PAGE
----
|‘Beauty and the Beast’ a beauty of a play|
|Written by Bill Schlichting, Pilot staff writer|
|May 21, 2013 08:36 pm|
“Beauty and the Beast” opened Friday to a full house, only to be followed up on Saturday and Sunday by capacity crowds.
Word of mouth is without a doubt spreading the news about what an awesome production the Brookings Harbor Community Theater is presenting.
This show is proof that there is strength in numbers. No one has an enormous amount of lines, such as in a play with a cast of three. There are no lengthy monologues. Rarely is a person alone on stage. With a “cast of thousands,” all the pieces fall in synchronized beauty such as a domino train. The real challenge is setting up all the dominoes so it will come together.
Although the cast can be acknowledged in this production, it couldn’t happen without those putting it all together in the first place: Director Dori Blodgett; properties organized by Pati Gibson; choreographers for the dances involving dozens of people on a stage where there is little room to move — Michaela George, Lynette McPherson and Charis Abblitt; sets designed by McPherson with the help of builders Tony Hobbs, Rory Henderson, Brad McPherson and Timothy Van Maren; and the sewing of more than 100 costumes — the work of Glenna Niemie, Norma Starbard, Bonnie Jorgenson, Lynette McPherson, Lauren Frost, Henderson, Blodgett and Bj Farris.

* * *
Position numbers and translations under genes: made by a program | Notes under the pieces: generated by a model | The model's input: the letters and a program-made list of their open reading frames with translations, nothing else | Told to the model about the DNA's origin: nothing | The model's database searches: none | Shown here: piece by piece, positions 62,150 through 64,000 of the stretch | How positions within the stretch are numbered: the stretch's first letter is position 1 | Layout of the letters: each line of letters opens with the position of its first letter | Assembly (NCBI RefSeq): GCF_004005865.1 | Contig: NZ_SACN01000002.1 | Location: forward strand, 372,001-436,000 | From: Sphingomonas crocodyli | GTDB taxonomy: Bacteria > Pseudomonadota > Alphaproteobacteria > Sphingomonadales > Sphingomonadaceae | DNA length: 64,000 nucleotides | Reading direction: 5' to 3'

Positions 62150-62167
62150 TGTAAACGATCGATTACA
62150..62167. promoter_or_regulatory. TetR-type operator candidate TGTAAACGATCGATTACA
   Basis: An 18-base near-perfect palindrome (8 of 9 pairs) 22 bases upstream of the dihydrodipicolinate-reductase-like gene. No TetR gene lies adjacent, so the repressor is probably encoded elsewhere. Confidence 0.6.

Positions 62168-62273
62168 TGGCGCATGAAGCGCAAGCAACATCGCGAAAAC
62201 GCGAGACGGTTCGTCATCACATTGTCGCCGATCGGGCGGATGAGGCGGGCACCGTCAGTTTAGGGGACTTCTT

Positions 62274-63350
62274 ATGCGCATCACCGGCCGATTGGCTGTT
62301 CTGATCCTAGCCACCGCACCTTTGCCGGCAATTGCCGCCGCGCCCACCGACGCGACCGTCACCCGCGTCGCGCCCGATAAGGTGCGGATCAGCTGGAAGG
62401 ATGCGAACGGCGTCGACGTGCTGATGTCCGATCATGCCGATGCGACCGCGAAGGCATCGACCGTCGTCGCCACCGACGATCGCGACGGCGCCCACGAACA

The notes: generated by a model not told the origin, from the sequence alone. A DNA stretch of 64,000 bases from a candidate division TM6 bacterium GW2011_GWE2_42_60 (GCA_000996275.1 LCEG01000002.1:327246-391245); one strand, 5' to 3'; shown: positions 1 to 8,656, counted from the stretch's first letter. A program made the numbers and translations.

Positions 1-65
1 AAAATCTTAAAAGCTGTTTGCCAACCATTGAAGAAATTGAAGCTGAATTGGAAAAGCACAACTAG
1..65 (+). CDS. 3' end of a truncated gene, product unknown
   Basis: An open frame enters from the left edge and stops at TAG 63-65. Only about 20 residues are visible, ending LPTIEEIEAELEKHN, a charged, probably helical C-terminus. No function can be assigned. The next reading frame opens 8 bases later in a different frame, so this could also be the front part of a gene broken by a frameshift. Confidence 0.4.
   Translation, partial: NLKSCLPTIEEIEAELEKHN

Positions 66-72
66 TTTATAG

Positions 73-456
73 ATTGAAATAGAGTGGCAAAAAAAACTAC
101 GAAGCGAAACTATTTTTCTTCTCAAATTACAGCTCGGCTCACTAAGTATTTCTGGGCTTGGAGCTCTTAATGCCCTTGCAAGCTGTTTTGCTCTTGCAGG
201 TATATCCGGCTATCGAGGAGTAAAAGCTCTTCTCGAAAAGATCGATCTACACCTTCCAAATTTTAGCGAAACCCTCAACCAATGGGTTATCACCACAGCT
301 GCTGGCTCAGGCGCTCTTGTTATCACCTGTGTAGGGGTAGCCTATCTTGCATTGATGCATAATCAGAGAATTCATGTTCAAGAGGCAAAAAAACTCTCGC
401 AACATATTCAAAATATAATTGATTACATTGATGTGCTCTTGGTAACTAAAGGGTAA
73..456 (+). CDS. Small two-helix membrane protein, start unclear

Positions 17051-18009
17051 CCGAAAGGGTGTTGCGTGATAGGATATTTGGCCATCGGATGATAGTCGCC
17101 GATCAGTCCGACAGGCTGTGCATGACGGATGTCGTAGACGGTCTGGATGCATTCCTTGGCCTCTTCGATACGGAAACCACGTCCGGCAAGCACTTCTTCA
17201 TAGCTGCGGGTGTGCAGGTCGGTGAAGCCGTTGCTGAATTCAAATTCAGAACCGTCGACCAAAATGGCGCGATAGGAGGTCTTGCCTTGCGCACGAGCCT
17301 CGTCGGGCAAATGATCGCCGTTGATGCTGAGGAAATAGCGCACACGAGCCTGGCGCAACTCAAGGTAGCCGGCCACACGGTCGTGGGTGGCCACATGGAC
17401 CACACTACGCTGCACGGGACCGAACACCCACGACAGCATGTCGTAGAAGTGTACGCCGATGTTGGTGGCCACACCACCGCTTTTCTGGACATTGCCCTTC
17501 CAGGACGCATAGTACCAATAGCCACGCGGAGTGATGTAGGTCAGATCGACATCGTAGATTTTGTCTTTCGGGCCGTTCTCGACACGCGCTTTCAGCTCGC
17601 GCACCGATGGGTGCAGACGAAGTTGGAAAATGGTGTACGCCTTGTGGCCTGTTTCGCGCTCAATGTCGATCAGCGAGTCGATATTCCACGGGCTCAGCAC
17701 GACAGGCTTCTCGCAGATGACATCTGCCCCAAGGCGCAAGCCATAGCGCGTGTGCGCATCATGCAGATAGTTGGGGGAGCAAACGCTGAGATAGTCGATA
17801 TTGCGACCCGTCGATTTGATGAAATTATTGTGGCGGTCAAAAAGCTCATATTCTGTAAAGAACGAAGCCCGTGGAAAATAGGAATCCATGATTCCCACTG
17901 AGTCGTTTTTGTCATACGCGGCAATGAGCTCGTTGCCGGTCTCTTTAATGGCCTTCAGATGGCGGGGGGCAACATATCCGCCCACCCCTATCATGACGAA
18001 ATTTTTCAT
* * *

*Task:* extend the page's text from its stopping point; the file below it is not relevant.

This was all work that had to be done before opening day.
The thought of costuming and organizing 50 actors playing the rolls of 68 characters, add 33 townspeople, is phenomenal.
And then there is this cast that had to learn 14 songs. But then, perhaps a talented, and focused, cast made it all the easier. All the work put together made for a well-done performance.
“Beauty and the Beast” is a play based on the Disney movie of the same name. It is the story of a young prince who shows no heart toward an elderly woman who offers him a gift. As it turns out, the old woman is really a young woman, but it is too late for the prince. He is cursed to be a hideous beast.
The beast (Jaime Gagnon) goes into hiding in his castle. In the nearby village is a beautiful woman, Belle (Lisa Price), who is taking care of her father (Brad McPherson) and avoiding the affections of Gaston (Dilan Cuthbertson). When the father is lost in the woods, he happens upon the beast’s castle filled with enchanted servants who have been turned into inanimate objects.
When Belle finds her father missing, she searches for him and also happens upon the castle, encounters the beast and finds her father imprisoned there. The beast agrees to let her father go in exchange for taking her prisoner.
Meanwhile, back in the village, Gaston convinces the villagers that Belle’s father is crazy because of his stories of the beast.
As the play progresses, the audience may wonder who is the real beast? The handsome Gaston, or the hideous creature in the castle.
Six shows remain for this production made possible by a grant from Grocery Outlet in Harbor. Showtimes are 7:30 p.m. Fridays and Saturdays, May 24, 25, 31 and June 1, and 2 p.m. Sundays, May 26 and June 2.
Ticket prices are $10 for adults, $9 for seniors and $7 for students and children. Tickets may be purchased at Wright’s Custom Framing and Art Supplies in Brookings and New Wave Video in Harbor. Because of the trend of full houses, reservations are highly recommended by calling 541-469-4700.
Shows are staged at the Harbor Performing Arts Center in the Brookings-Harbor Shopping Center, 97900 Shopping Center Ave.